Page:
tfletcher@blackpress.ca

Like us on Facebook and follow us on Twitter.

BC legislatureCoronavirus

Get local stories you won't find anywhere else right to your inbox.
Sign up here

Just Posted

Island Health chief medical officer Dr. Richard Stanwick receives a first dose of Pfizer vaccine, Dec. 22, 2020. (B.C. government)
COVID-19: B.C. seniors aged 80+ can start to sign up for vaccination on March 8

Long-term care residents protected by shots already given

The fundraising effort to purchase 40 hectares west of Cottonwood Lake announced its success this week. Photo: Submitted
Cottonwood Lake fundraiser reaches goal

The community group has raised $400,000 to purchase 40 hectares of forest

The BC Interior Forestry Museum’s Riverside Forest Walk on Highway 23, north of Revelstoke, begins at their parking lot. (Jocelyn Doll/Revelstoke Review)
Revelstoke trail network to expand with the help of CBT funding

Four Revelstoke projects received a total of almost $80,000

B.C.’s court of appeal in Vancouver. (File photo: Tom Zytaruk)
Kootenay man appeals 7-year conviction for New Year’s Eve kidnapping, beating

Brandon Coons, 27, was convicted on five charges, including assault with a weapon

Lesley Garlow, Indigenous educator at Touchstones Museum of Art and History, with two of many red dresses hanging outside Nelson City Hall as part of the REDress Project by Métis artist Jaime Black. Photo: Bill Metcalfe
Red dress exhibit outside Nelson City Hall calls for justice for Indigenous women and girls

The REDress Project has also been installed in Touchstones gallery

Langley resident Carrie MacKay shared a video showing how stairs are a challenge after spending weeks in hospital battling COVID-19 (Special to Langley Advance Times)
VIDEO: Stairs a challenge for B.C. woman who chronicled COVID-19 battle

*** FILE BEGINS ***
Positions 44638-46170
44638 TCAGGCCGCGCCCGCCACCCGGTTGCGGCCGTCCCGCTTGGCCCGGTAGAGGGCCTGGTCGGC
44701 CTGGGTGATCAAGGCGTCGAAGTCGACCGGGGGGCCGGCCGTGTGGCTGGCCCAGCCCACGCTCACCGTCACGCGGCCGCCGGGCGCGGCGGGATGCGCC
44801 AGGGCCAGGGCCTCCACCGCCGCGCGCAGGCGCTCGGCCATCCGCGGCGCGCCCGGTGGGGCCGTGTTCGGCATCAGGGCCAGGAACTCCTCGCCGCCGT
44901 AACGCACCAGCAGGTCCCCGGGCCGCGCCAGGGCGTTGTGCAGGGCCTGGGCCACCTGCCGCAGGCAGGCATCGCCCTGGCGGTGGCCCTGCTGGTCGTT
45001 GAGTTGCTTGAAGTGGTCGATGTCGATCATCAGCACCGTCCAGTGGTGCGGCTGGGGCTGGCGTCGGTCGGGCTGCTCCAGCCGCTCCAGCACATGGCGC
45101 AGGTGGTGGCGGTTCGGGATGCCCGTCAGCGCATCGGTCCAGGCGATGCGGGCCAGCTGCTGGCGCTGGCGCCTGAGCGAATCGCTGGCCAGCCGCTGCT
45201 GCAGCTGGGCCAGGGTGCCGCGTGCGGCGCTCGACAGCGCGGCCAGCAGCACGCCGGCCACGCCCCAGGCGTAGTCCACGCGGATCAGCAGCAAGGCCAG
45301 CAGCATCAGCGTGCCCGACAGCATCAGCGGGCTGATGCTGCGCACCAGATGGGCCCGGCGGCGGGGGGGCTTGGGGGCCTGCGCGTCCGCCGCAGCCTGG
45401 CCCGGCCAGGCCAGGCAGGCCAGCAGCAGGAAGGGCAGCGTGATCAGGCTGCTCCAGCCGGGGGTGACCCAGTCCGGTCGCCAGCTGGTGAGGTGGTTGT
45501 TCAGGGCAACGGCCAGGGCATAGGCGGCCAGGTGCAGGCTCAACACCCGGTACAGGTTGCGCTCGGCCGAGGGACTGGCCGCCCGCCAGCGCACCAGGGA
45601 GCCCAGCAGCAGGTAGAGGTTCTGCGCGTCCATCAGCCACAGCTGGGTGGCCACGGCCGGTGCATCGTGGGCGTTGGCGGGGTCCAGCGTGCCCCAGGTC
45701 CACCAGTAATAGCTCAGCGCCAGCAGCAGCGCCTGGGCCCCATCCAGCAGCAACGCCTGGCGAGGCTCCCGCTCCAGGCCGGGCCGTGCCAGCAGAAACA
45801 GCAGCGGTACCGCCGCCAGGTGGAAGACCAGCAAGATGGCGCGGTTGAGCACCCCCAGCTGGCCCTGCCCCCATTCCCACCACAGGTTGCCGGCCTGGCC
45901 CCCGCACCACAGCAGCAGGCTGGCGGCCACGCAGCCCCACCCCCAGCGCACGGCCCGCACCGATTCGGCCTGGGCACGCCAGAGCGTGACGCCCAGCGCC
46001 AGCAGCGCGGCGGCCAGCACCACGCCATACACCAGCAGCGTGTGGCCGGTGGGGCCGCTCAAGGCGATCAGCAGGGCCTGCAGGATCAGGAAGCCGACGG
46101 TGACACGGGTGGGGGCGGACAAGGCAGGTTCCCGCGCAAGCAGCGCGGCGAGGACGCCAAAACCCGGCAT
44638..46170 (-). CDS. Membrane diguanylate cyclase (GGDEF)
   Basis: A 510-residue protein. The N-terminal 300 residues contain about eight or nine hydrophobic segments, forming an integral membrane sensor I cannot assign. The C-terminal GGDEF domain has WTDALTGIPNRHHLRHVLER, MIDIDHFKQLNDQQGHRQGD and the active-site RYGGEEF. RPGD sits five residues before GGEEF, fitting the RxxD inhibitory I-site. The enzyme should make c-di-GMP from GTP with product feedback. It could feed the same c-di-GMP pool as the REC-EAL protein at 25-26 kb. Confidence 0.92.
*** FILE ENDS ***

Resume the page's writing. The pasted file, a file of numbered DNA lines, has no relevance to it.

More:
‘I can now walk for six (to) 10 minutes a day’

Gas prices jumped in Golden to 131.9c this week, a trend that's supposed to continue into the summer. (Claire Palmer/Golden Star)
Columbia River-Revelstoke MLA Clovechok concerned as gas prices continue to rise

Fuel prices are supposed to skyrocket this summer as British Columbians await BCUC analysis

Det. Sgt. Jim Callender. (Hamilton Police Service screenshot)
B.C. man dead, woman seriously injured after shooting in Hamilton, Ont.

The man was in the process of moving to the greater Toronto area, police say

(Black Press file photo)
Child in critical condition, homicide investigators probe incident near Agassiz

The child was transported to hospital but is not expected to survive

Sewage plant in Lower Mainland, operated by Metro Vancouver. (Metro Vancouver screenshot)
‘Poop tracker’ launches as researchers test Lower Mainland sewage water for COVID-19

‘Studying the virus in wastewater allows researchers to look at an entire population…’

(Pxhere)
Compensation fund opens for B.C. students negatively affected by incorrect exam marks

Marks for 2019 provincial exams were incorrectly tabulated

THE CANADIAN PRESS/Jeff McIntosh
Time to check the mail: Every household to receive a Canada Post postcard this spring

Postcard can be mailed for free to any address in Canada

The humanoid sensing robot has a 3D printed finger cap that measures oxygen levels. (Dr. Woo Soo Kim)
Medical care robots being made with 3D origami in B.C. lab

Would you let a robot take your temperature?

Most Read